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New details on Turkish truck incident

AN INTERNATIONAL crime group based in Slovenia operating in several EU countries, which arranged the transport of acetic anhydride to Turkey at the end of 2010, was planning to use the chemical to produce heroine and then use money from the sale of the drug in Europe to buy weapons that would be sold to the IRA and ETA terrorist organisations, Slovak Police Corps President Jaroslav Spišiak told a press conference on April 27.

AN INTERNATIONAL crime group based in Slovenia operating in several EU countries, which arranged the transport of acetic anhydride to Turkey at the end of 2010, was planning to use the chemical to produce heroine and then use money from the sale of the drug in Europe to buy weapons that would be sold to the IRA and ETA terrorist organisations, Slovak Police Corps President Jaroslav Spišiak told a press conference on April 27.

The story of the Czech truck driver who spent Christmas 2010 in a Turkish prison after he unwittingly became a part of an international anti-drug sting launched on December 10, began when he set off from a warehouse in Dunajská Streda, loaded with what the driver believed were 17 tonnes of disinfectant, but which was actually acetic anhydride, a chemical used to refine morphine into heroin. The driver was arrested upon his arrival at an Istanbul warehouse on December 24 and was only released after several days, once the true circumstances were clarified.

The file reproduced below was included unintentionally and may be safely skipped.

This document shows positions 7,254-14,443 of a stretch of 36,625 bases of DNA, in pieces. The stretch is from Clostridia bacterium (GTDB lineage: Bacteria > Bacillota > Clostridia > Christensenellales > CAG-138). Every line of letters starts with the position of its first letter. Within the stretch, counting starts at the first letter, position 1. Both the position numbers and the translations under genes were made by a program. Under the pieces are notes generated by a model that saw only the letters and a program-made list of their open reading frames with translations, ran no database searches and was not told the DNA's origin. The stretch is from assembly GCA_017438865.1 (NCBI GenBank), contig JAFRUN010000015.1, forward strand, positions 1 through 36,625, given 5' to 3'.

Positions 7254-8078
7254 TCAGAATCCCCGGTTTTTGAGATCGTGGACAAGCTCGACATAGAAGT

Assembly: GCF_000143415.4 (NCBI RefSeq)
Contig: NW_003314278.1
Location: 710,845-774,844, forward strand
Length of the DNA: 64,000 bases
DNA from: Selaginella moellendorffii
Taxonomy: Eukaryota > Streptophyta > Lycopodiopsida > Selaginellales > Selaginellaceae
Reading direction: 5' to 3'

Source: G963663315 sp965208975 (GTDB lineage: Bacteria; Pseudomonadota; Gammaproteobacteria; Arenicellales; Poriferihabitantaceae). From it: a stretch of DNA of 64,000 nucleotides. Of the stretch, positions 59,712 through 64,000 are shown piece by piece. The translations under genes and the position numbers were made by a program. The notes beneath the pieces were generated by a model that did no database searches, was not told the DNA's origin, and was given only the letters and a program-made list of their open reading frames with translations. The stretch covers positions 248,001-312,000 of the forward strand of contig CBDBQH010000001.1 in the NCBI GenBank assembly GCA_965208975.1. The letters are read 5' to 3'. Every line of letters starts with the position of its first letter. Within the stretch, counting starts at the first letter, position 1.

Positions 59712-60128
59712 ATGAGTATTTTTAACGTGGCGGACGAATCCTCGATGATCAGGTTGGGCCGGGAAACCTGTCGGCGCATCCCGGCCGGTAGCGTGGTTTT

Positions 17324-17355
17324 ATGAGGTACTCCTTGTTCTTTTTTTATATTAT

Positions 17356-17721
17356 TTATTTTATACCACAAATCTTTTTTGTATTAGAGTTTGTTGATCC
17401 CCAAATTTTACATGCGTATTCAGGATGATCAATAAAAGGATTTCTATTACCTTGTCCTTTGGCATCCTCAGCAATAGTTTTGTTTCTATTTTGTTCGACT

According to Slovakia’s Interior Ministry, the acetic anhydride was stolen by the international gang from a factory in Europe and could have been used to produce some 400 kilograms of heroine, which the gang was planning to sell back to drug users across Europe, including Slovakia. The ministry said 400 kilograms of heroine would constitute around 10 million doses, enough to supply 10,000 drug users for a year. The street price of the final heroine was estimated at about €16.6 million.

Spišiak said the police sting operation was meant to expose the entire operation but it ended prematurely.

“We had the whole criminal gang under watch, but the Turkish part was marred,” Spišiak said, as quoted by the Sme daily. He stated that the operation had to be halted because the life of a man who had organised the whole transport in Slovakia was in danger.

“They were controlling him, saying that if the action was marred or revealed they would kill him,” Spišiak said.

The gangsters holding the man, two Slovenians, were subsequently detained in Slovakia, Spišiak said and Sme reported that another six people were detained in March in Slovakia and three more in Slovenia in April.


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